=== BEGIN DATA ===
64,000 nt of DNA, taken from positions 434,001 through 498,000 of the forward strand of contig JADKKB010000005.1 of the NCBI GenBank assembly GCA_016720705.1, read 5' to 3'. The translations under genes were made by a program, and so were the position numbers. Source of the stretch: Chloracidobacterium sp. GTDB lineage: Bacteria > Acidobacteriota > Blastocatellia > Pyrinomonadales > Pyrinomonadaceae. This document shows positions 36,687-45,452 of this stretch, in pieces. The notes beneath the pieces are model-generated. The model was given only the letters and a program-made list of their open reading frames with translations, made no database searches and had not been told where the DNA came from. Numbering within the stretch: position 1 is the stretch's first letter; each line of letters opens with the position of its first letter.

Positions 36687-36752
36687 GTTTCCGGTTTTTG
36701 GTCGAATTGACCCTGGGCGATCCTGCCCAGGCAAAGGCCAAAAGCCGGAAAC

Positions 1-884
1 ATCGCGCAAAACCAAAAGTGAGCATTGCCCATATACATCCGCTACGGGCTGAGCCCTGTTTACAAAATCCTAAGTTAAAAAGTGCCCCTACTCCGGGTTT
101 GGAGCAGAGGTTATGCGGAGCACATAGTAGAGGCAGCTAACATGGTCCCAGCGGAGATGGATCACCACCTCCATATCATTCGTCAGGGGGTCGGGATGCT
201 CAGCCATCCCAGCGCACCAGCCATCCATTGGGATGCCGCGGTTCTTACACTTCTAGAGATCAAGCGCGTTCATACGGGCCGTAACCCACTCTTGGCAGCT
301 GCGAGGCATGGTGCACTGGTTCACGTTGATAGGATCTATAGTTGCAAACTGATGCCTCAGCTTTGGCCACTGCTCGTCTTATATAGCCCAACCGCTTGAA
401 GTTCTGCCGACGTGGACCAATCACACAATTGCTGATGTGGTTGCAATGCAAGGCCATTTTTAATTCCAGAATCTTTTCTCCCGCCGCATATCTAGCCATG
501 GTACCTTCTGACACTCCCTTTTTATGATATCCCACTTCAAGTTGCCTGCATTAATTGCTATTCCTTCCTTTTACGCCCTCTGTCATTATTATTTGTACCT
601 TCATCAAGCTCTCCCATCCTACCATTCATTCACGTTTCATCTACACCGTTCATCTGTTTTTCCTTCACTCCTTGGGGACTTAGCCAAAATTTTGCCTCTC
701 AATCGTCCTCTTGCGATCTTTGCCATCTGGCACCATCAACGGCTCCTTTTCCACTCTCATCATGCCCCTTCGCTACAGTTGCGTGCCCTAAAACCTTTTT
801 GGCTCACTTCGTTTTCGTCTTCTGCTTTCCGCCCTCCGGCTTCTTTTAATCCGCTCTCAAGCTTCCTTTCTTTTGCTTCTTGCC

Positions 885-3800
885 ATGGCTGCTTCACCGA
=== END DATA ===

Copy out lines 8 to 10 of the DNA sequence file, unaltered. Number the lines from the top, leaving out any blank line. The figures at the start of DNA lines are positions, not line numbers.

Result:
201 CAGCCATCCCAGCGCACCAGCCATCCATTGGGATGCCGCGGTTCTTACACTTCTAGAGATCAAGCGCGTTCATACGGGCCGTAACCCACTCTTGGCAGCT
301 GCGAGGCATGGTGCACTGGTTCACGTTGATAGGATCTATAGTTGCAAACTGATGCCTCAGCTTTGGCCACTGCTCGTCTTATATAGCCCAACCGCTTGAA
401 GTTCTGCCGACGTGGACCAATCACACAATTGCTGATGTGGTTGCAATGCAAGGCCATTTTTAATTCCAGAATCTTTTCTCCCGCCGCATATCTAGCCATG